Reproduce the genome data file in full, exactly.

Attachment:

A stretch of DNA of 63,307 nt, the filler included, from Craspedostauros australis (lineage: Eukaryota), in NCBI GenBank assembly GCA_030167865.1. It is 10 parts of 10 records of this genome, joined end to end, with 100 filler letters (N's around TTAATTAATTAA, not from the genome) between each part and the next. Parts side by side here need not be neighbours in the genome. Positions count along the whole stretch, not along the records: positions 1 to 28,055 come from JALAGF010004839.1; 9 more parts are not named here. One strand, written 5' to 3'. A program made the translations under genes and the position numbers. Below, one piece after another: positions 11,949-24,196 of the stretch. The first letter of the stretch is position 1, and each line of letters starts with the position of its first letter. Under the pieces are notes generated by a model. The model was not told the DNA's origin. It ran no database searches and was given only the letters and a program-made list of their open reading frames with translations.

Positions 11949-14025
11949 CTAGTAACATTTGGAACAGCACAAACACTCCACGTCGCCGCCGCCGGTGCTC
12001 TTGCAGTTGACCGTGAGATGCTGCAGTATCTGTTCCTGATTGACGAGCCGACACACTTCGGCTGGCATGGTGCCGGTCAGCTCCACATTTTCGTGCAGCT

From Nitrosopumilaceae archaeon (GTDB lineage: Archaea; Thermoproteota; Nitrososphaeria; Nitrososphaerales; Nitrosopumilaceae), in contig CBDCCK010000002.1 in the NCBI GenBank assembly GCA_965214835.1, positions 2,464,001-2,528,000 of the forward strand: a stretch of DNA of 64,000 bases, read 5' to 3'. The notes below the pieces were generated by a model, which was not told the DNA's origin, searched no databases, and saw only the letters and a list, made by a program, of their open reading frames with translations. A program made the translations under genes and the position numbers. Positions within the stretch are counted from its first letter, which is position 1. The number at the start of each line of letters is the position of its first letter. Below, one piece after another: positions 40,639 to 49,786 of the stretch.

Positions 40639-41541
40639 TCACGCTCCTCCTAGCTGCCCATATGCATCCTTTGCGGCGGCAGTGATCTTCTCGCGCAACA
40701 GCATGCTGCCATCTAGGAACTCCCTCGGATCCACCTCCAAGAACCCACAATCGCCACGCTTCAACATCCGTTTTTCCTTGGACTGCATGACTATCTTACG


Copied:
A stretch of DNA of 63,307 nt, the filler included, from Craspedostauros australis (lineage: Eukaryota), in NCBI GenBank assembly GCA_030167865.1. It is 10 parts of 10 records of this genome, joined end to end, with 100 filler letters (N's around TTAATTAATTAA, not from the genome) between each part and the next. Parts side by side here need not be neighbours in the genome. Positions count along the whole stretch, not along the records: positions 1 to 28,055 come from JALAGF010004839.1; 9 more parts are not named here. One strand, written 5' to 3'. A program made the translations under genes and the position numbers. Below, one piece after another: positions 11,949-24,196 of the stretch. The first letter of the stretch is position 1, and each line of letters starts with the position of its first letter. Under the pieces are notes generated by a model. The model was not told the DNA's origin. It ran no database searches and was given only the letters and a program-made list of their open reading frames with translations.

Positions 11949-14025
11949 CTAGTAACATTTGGAACAGCACAAACACTCCACGTCGCCGCCGCCGGTGCTC
12001 TTGCAGTTGACCGTGAGATGCTGCAGTATCTGTTCCTGATTGACGAGCCGACACACTTCGGCTGGCATGGTGCCGGTCAGCTCCACATTTTCGTGCAGCT

From Nitrosopumilaceae archaeon (GTDB lineage: Archaea; Thermoproteota; Nitrososphaeria; Nitrososphaerales; Nitrosopumilaceae), in contig CBDCCK010000002.1 in the NCBI GenBank assembly GCA_965214835.1, positions 2,464,001-2,528,000 of the forward strand: a stretch of DNA of 64,000 bases, read 5' to 3'. The notes below the pieces were generated by a model, which was not told the DNA's origin, searched no databases, and saw only the letters and a list, made by a program, of their open reading frames with translations. A program made the translations under genes and the position numbers. Positions within the stretch are counted from its first letter, which is position 1. The number at the start of each line of letters is the position of its first letter. Below, one piece after another: positions 40,639 to 49,786 of the stretch.

Positions 40639-41541
40639 TCACGCTCCTCCTAGCTGCCCATATGCATCCTTTGCGGCGGCAGTGATCTTCTCGCGCAACA
40701 GCATGCTGCCATCTAGGAACTCCCTCGGATCCACCTCCAAGAACCCACAATCGCCACGCTTCAACATCCGTTTTTCCTTGGACTGCATGACTATCTTACG